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Gruet Blanc de Blancs

Non-Vintage Sparkling Wine from New Mexico
  • WW90
  • TP90
0% ABV
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Winemaker Notes

Gruet Blanc de Blancs is a Brut styled sparkler, medium lemon in color with a fantastic bead in the glass that remains incredibly lively throughout the palate. Aromas of intense notes of brioche, followed by green apples, lemon zest, honeysuckle, and tropical fruit. Soft on the front of the palate with nice lingering acidity on the finish. Flavors of fresh green apple and pineapple with great structure from top to bottom.

Critical Acclaim

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WW 90
Wilfred Wong of Wine.com
A strong candidate for the top Blanc de Blanc sparkling wine in America, the non-vintage Gruet is fresh and frothy. Yes, the carbon dioxide is a bit lively, but the wine is so fine. Elegant aromas of apples and dried peaches; medium bodied, textured and delicate on the palate; fresh core fruit flavors, smooth aftertaste. (Tasted: August 24, 2015, San Francisco, CA)
TP 90
Tasting Panel
Dry and crisp with a rich texture; bright and luscious with ripe flavor and excellent balance; polished and dense.
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Gruet
Gruet, New Mexico
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Gilbert Gruet founder of Gruet Winery was born in Bethon, France in 1931. He grew up in a poor family, and began working at a young age. In 1952, Gilbert Gruet, along with his wife Danielle, dreamt of producing fine quality Champagne. Gilbert followed his heart and in 1967 created the U.V.C.B. (Union Vinicole des Coteaux de Bethon), a co-op in the village of Bethon.

In 1983, the Gruet family was traveling through the Southwestern part of the United States, and while in New Mexico met a group of European winemakers who had successfully planted vineyards In Engle, near the town of Truth or Consequence, 170 miles south of Albuquerque. The land was inexpensive and the opportunity golden. In 1984, Gilbert Gruet, whose Champagne house, Gruet et Fils had produced fine Champagne in Bethon, France, since 1952, made the decision to plant an experimental vineyard, exclusively planted to Pinot Noir and Chardonnay grapes. His children, winemaker Laurent and daughter Nathalie, then relocated to the great state of New Mexico to begin their American wine making adventure.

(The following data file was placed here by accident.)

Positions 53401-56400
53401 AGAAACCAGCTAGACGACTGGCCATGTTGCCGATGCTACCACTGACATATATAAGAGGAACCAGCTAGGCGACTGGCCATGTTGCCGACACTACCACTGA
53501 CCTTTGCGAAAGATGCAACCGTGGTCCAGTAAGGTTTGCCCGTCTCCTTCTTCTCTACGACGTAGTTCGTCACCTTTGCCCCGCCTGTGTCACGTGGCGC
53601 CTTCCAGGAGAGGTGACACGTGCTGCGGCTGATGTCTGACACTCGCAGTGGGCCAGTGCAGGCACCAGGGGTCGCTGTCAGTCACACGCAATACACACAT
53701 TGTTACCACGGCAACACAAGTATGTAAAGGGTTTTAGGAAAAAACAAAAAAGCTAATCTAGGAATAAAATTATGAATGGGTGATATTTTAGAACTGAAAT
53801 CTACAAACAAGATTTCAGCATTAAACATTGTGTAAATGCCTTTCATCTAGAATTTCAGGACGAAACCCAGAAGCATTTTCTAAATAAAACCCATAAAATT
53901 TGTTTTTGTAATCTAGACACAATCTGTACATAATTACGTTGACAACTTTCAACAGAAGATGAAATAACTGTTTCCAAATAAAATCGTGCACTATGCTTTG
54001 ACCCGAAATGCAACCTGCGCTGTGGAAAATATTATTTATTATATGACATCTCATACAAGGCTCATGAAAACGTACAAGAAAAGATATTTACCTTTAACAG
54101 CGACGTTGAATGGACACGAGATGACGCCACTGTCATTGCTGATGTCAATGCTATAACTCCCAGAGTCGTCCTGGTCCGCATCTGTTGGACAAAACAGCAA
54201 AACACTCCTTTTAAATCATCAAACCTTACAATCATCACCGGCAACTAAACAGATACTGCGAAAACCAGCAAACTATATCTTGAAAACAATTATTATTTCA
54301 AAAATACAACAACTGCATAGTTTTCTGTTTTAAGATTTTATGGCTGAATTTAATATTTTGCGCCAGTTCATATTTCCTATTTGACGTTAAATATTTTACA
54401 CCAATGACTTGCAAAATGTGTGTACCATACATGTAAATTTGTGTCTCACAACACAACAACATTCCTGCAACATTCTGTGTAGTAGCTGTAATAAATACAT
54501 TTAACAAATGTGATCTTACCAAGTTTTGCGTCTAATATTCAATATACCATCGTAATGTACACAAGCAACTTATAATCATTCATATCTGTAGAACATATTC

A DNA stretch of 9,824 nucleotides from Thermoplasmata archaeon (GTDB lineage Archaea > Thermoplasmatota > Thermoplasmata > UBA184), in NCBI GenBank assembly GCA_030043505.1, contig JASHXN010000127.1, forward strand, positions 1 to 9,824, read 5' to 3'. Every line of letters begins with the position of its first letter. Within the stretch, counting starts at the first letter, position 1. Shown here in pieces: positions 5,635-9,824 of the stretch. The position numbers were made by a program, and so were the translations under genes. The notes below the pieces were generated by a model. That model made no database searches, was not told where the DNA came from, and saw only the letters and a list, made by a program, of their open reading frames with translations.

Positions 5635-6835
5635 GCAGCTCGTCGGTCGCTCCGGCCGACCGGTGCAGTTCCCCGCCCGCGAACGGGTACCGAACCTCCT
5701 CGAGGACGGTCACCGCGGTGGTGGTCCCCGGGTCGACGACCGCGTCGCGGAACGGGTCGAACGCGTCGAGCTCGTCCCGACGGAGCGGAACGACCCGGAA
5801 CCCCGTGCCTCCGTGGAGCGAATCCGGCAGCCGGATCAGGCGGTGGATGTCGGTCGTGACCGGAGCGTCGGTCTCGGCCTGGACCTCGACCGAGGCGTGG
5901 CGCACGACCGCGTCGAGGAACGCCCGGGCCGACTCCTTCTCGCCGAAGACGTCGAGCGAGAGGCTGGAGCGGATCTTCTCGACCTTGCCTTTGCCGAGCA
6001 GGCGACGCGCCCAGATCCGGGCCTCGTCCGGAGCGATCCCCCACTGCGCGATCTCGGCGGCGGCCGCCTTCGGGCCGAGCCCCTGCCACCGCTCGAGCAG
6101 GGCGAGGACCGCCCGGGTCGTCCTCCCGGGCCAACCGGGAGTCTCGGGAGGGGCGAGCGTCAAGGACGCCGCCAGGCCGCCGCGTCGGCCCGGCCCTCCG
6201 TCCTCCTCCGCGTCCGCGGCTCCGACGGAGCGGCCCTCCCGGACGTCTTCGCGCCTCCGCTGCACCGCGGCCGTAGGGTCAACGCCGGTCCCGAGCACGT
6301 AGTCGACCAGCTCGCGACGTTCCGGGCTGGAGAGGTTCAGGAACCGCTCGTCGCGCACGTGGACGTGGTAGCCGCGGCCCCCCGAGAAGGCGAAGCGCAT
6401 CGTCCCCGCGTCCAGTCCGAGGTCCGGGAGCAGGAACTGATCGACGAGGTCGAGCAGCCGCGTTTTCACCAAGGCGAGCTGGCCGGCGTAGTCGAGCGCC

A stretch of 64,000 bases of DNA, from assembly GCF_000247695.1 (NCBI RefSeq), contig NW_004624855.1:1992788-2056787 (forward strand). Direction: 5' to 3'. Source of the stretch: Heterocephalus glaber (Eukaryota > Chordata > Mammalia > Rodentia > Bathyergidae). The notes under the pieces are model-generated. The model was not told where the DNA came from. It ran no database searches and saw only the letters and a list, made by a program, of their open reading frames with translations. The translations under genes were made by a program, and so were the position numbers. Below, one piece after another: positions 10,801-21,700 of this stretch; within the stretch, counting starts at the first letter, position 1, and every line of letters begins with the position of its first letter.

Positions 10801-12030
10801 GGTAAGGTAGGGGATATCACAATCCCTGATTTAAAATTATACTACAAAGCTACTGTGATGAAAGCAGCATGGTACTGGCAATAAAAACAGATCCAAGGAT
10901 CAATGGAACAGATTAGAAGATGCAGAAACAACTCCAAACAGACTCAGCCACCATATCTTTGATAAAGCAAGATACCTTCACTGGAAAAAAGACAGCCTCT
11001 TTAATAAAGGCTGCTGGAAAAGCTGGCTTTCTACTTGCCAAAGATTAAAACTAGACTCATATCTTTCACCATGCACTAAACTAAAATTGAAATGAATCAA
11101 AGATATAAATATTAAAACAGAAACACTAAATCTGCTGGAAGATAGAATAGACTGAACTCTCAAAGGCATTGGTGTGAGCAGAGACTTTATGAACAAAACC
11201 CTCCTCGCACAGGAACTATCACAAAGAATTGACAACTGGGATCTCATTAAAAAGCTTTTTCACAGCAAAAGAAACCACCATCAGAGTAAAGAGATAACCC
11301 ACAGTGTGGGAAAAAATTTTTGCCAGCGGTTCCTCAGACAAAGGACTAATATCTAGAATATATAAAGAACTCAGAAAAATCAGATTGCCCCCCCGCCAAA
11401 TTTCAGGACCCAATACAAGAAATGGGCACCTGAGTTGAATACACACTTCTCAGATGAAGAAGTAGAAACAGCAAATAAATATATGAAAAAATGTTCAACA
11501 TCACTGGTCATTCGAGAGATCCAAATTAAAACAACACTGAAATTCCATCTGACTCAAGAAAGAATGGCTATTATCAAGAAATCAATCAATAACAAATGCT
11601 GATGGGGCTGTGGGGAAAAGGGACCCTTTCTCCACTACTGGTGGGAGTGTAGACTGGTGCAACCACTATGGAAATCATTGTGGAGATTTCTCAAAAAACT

New Mexico

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New Mexico represents some of the most exciting and successful high-elevation vineyards in the country—many of their best are above 4,000 feet.

New Mexico’s modern wine industry is based on traditional European varieties and claims over 30 successful wineries throughout the state. In fact, New Mexico and Texas were the first US states to produce wine from the Vitis vinifera species, beginning around 1626. They made wine with the Mission grape, which was also prolific among California missionaries.

Today New Mexico produces good reds, whites and can attest to the value of high elevation vineyards, especially with the success of its sparkling wines. In fact the New Mexico sparkling wine producer, Gruet, boasts some of the strongest nationwide distribution among smaller-producing states.

Champagne & Sparkling

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Equal parts festive and food-friendly, sparkling wine is beloved for its lively bubbles and appealing aesthetics. Though it is often thought of as something to be reserved for celebrations, sparkling wine can be enjoyed on any occasion—and might just make the regular ones feel a bit more special. Sparkling wine is made throughout the world, but can only be called “Champagne” if it comes from the Champagne region of France. Other regions have their own specialties, like Prosecco in Italy and Cava in Spain. Sweet or dry, white or rosé (or even red!), lightly fizzy or fully sparkling, there is a style of bubbly wine to suit every palate.

The bubbles in sparkling wine are formed when the base wine undergoes a secondary fermentation, trapping carbon dioxide inside the bottle or fermentation vessel. Champagne, Cava and many other sparkling wines (particularly in the New World) are made using the “traditional method,” in which the second fermentation takes place inside the bottle. With this method, dead yeast cells remain in contact with the wine during bottle aging, giving it a creamy mouthful and toasty flavors. For Prosecco, the carbonation process occurs in a stainless steel tank to preserve the fresh fruity and floral aromas preferred for this style of wine.

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